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Poll: Most Americans Dislike GOP, Trump Health Care Plan

  • Associated Press

FILE - President Donald Trump talks with House Speaker Paul Ryan on Capitol Hill, March 16, 2017. Trump has told fellow Republicans to pass their health care bill Friday or the Affordable Care Act will stay in place.

Note to President Donald Trump and House Republicans: People really don’t like your approach to overhauling America’s health care.

Sixty-two percent of Americans turned thumbs down on Trump’s handling of health care during the initial weeks of his presidency, according to a poll by The Associated Press-NORC Center for Public Affairs Research released Wednesday. It was his worst rating among seven issues the poll tested, including the economy, foreign policy and immigration.

Six changes, five unpopular

Of six changes the failed House GOP bill would have made to President Barack Obama’s law, five drew more negative than positive reviews.

An overwhelming 8 in 10 opposed the Republican proposal to let insurers boost premiums on older people. Seven in 10 disapproved of premium surcharges for people whose coverage lapses.

By wide margins, people also disliked proposed cuts in Medicaid, which helps lower-earning people cover medical costs, a halt in federal payments to Planned Parenthood and a transformation of the Obama law’s subsidies — based on income and premium costs — into aid linked to age.

“His campaign promise was great health care for everyone, for all Americans at great prices,” said Raymond Brown, 64, a Republican and retired truck driver from Rio Grande, New Jersey. “He isn’t fulfilling his campaign promise.”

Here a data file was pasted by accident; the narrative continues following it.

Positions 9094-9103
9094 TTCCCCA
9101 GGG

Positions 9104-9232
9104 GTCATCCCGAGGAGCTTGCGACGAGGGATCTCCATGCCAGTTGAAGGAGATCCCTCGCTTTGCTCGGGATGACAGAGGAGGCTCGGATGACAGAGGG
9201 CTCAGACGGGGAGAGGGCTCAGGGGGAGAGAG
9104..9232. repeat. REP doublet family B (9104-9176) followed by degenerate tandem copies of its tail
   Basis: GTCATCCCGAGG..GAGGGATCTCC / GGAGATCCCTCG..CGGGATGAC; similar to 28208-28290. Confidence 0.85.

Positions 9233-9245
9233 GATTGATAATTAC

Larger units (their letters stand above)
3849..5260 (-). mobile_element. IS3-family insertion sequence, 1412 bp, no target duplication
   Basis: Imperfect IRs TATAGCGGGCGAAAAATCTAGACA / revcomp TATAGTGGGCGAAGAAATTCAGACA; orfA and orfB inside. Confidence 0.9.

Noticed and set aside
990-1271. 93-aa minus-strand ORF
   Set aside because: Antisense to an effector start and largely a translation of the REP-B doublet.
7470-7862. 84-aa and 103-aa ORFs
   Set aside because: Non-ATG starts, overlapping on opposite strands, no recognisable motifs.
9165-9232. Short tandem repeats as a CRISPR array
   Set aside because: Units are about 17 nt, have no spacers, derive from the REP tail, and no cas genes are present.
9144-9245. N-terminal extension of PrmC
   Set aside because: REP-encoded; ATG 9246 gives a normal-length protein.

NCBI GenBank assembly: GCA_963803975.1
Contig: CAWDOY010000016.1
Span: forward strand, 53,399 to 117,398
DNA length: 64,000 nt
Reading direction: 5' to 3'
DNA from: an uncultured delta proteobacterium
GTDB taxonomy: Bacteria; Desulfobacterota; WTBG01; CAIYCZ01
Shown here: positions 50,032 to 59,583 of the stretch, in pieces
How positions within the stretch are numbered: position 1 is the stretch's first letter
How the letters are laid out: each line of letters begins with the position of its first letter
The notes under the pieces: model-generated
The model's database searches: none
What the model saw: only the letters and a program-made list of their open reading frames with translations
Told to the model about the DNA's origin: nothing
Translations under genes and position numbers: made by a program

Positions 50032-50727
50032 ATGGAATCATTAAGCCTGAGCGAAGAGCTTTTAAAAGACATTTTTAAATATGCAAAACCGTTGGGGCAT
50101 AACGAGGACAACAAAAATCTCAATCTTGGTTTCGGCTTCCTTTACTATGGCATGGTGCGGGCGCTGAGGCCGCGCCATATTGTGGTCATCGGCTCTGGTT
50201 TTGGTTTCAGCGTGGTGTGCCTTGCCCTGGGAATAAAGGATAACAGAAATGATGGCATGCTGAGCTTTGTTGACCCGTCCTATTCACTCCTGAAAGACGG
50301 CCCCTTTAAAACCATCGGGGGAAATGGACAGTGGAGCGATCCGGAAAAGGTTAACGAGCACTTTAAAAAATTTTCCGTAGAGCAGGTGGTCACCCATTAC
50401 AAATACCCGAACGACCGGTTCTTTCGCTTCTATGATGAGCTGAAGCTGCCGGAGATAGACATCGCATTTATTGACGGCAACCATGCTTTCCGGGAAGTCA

Overall, just more than half in the poll said they worry many Americans would have lost coverage had the GOP bill become law. Would their own families and average Americans have been better or worse off? More said worse.

More people support than oppose Obama’s Affordable Care Act — by 45 percent to 38 percent, a slightly narrower margin than in January. And a slender majority say covering all Americans is a federal responsibility, a view embraced by Democrats but not Republicans, who instead focus on access and lower premiums.

FILE - House Speaker Paul Ryan of Wis., departs after speaking to the media after a Republican caucus meeting on Capitol Hill.
FILE - House Speaker Paul Ryan of Wis., departs after speaking to the media after a Republican caucus meeting on Capitol Hill.



The survey was conducted over five days preceding and following last Friday’s withdrawal of the GOP health care bill. Speaker Paul Ryan, R-Wisconsin, prevented a House vote that would have spelled defeat for the Republican legislation because of opposition from conservative and moderate Republicans.

The poll suggests that health care is damaging Trump’s image.

Fifty-eight percent disapproved of his overall performance as president, not much different from his negative grade on health care. Even among those approving the job he’s doing in office, about 1 in 5 was unhappy with his approach to health care.

1 in 3 Republicans disapprove

Nearly all Democrats and most independents disapproved of Trump’s performance on health care, but so did around 1 in 3 Republicans.

In addition, Republicans had mixed views on the collapsed House GOP bill. Clear majorities of them opposed boosting premiums for older people and those who’ve had gaps in coverage. They were more likely to oppose than support cutting Medicaid and were divided over linking subsidies to age more than income.

Republicans did mostly back the Republican bill’s blocking of federal payments to Planned Parenthood. And they were likelier to say their own families and average Americans would have been better off, not worse, under the legislation.

Of the proposed Republican changes examined by the poll, only one received a positive reception. That was its elimination of the tax penalty on people who don’t buy coverage, though by a modest 48 percent to 35 percent margin.

Strong majorities backed two Obama requirements the GOP would have left in place: Insurers can’t deny policies to sick people and must cover children up to age 26 under their parents’ plans.

The AP-NORC poll of 1,110 adults was conducted March 23-27 using a sample drawn from NORC’s probability-based AmeriSpeak panel, which is designed to be representative of the U.S. population. The margin of sampling error for all respondents is plus or minus 4.0 percentage points. Interviews were conducted online and using landlines and cellphones.

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